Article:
What is a maisonette?

Property buyers often come across the word ‘maisonette’ during their search, although it can be unclear what this refers to. ‘Maisonette’ is a broad term, further confused by the fact that it can also mean different things depending on where you are in the world.

This article explains the key features of maisonettes in the UK and highlights the potential for extensions and alterations.


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A maisonette would traditionally refer to a self-contained flat with its own front door directly off the street, most commonly over two floors. This distinguishes it from flats on one floor only, which are typically accessed via a shared entrance and internal common parts.

The name derives from the French word ‘maisonnette’ which translates as ‘small house’. Many examples of maisonettes in the UK are found in two-storey terraced and semi-detached buildings in suburban areas. These maisonettes can be purpose-built, or they can be created when converting a house into flats.

Most recently, the term has been used to describe a two-storey flat within a larger housing block, accessed via an external balcony.

 

Architect house extension north London

A lower ground floor extension to a Victorian maisonette in Islington, north London


Early examples in London are Victorian properties purpose-built with two front doors. These are relatively common in some areas of east London, for example, Walthamstow. The lower maisonette will have its own entrance and garden space. The upper maisonette will a separate entrance and its own staircase, and may also feature its own access to a private garden at the rear.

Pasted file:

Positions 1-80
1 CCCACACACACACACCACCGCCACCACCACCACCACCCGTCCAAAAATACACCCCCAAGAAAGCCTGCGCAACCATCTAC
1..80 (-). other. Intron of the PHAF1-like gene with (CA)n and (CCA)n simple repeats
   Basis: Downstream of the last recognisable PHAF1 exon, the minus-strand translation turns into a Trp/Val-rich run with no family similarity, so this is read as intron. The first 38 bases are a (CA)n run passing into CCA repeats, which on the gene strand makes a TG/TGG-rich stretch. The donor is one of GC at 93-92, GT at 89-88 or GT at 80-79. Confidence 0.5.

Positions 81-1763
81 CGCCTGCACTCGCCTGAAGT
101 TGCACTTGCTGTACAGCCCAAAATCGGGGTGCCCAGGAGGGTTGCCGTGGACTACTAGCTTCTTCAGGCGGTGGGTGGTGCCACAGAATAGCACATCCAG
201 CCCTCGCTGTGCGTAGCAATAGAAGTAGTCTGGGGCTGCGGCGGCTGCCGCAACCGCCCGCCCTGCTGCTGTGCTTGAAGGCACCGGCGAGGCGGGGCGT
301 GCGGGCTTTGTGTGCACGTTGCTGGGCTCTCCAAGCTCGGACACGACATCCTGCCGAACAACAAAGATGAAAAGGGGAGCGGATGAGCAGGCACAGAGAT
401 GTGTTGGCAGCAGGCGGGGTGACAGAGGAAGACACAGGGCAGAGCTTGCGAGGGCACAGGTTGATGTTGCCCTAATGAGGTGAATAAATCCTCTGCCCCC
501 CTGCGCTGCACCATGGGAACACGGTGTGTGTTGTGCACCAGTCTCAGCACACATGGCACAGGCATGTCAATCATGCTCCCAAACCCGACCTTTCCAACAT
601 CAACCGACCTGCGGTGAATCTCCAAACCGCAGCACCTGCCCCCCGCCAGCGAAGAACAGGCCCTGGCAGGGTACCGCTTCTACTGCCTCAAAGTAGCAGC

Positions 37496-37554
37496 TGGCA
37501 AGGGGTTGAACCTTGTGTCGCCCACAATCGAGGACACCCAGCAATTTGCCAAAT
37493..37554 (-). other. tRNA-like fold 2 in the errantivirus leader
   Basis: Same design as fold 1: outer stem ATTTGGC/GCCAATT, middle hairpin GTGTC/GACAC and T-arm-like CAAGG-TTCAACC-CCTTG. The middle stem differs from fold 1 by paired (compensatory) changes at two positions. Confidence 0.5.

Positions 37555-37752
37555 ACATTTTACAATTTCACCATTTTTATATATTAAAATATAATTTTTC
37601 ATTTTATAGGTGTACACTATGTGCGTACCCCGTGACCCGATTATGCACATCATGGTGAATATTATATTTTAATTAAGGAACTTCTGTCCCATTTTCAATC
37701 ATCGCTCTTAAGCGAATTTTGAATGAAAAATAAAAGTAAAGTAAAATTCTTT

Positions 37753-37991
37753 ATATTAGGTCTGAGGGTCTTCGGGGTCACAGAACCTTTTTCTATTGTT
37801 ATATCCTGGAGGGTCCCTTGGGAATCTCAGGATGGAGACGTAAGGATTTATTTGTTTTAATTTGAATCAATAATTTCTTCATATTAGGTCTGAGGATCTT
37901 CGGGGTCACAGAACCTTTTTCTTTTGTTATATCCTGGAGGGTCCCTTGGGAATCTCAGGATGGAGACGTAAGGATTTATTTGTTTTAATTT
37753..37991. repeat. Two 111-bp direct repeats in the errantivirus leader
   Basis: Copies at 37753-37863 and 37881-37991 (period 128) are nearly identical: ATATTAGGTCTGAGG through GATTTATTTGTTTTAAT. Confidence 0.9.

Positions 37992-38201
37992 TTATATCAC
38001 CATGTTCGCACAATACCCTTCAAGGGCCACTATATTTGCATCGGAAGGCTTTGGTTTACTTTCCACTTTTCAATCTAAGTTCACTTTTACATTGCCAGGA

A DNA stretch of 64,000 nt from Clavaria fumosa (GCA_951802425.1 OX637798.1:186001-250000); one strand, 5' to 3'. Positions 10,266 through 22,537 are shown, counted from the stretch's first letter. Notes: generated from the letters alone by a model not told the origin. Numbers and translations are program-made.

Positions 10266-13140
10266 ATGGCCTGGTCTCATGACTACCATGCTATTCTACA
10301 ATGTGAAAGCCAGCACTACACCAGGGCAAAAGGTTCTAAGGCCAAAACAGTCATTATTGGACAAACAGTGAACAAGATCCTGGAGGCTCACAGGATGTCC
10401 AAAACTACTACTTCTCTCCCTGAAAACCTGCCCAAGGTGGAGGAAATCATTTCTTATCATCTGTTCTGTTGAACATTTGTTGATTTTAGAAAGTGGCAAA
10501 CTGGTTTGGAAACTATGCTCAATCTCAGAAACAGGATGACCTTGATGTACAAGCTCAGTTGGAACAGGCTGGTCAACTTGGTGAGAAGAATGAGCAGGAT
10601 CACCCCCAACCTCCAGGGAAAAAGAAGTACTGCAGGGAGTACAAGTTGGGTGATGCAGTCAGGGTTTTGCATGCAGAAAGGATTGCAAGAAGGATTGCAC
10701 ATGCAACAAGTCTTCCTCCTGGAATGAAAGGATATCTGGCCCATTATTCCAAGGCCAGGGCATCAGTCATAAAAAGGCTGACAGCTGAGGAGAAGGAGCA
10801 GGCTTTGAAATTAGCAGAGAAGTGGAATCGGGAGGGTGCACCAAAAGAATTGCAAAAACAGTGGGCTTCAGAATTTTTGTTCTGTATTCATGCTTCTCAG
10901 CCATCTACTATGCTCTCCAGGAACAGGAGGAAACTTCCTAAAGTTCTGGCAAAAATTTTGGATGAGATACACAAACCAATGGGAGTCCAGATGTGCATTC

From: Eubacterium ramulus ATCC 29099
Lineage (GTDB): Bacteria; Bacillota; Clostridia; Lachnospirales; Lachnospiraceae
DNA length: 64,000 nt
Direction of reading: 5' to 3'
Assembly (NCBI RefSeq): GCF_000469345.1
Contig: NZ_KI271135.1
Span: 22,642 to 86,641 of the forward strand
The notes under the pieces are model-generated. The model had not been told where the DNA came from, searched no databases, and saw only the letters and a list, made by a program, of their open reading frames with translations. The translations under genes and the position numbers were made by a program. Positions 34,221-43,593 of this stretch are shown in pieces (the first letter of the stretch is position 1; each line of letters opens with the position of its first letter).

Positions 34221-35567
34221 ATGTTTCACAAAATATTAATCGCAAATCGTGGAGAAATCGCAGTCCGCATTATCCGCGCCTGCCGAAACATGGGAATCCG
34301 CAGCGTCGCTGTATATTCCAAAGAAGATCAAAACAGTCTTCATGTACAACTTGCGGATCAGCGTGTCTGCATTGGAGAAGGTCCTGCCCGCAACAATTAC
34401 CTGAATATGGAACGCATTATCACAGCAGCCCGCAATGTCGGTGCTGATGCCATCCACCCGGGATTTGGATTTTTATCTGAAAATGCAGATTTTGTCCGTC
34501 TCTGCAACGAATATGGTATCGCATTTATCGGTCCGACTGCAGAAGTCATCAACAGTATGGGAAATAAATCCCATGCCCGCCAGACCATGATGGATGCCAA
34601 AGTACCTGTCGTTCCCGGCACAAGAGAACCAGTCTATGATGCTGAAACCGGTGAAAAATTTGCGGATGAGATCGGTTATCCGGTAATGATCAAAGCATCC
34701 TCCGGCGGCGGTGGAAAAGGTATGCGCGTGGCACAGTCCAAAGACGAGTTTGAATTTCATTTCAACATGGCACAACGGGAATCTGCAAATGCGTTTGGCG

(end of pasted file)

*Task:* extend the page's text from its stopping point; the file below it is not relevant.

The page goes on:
Development following the war revived the typology, both in the newly expanding suburbs but also in high rise estates which contained split level flats accessed by external balconies.


Advantages and Disadvantages of a Maisonette

A maisonette will benefit from increased privacy when compared to a flat, and with its own front door, it will feel like more of your own home. This allows for your own security systems, easier access for post and convenient deliveries. Upper floor maisonettes may in addition benefit from a private outdoor space.

One key advantage when compared with flats is that there are fewer issues to consider with the neighbours such as maintenance of the entrance and internal common parts.

Basterfield House maisonette

Maisonettes at Basterfield House on the Golden Lane Estate, London


Maisonettes typically benefit from additional storage space and floor area when compared to a single floor flat. They are generally more affordable than a house and offer a useful step up from a flat when looking to buy a property.

The drawbacks of a maisonette can include problems similar to flats such as noisy neighbours. In the case of high street locations, it is worth being aware of possible unpleasant smells from restaurants, cafes or laundrettes below. As with flats, it will also be necessary to be on good terms with your neighbours in order to agree on the maintenance of the building fabric and external common areas.


Extending a Maisonette

One advantage of maisonettes in Victorian houses is their development potential. This applies whether the property is an upper or lower maisonette – both offer opportunities for extension.

An upper maisonette often benefits from access to the roof space, which may have the potential for a loft conversion to create an extra bedroom. This could be a simple conversion of the existing space or could involve a dormer extension to the rear. A dormer would maximise the head height and available floor area as well as bringing in more natural light.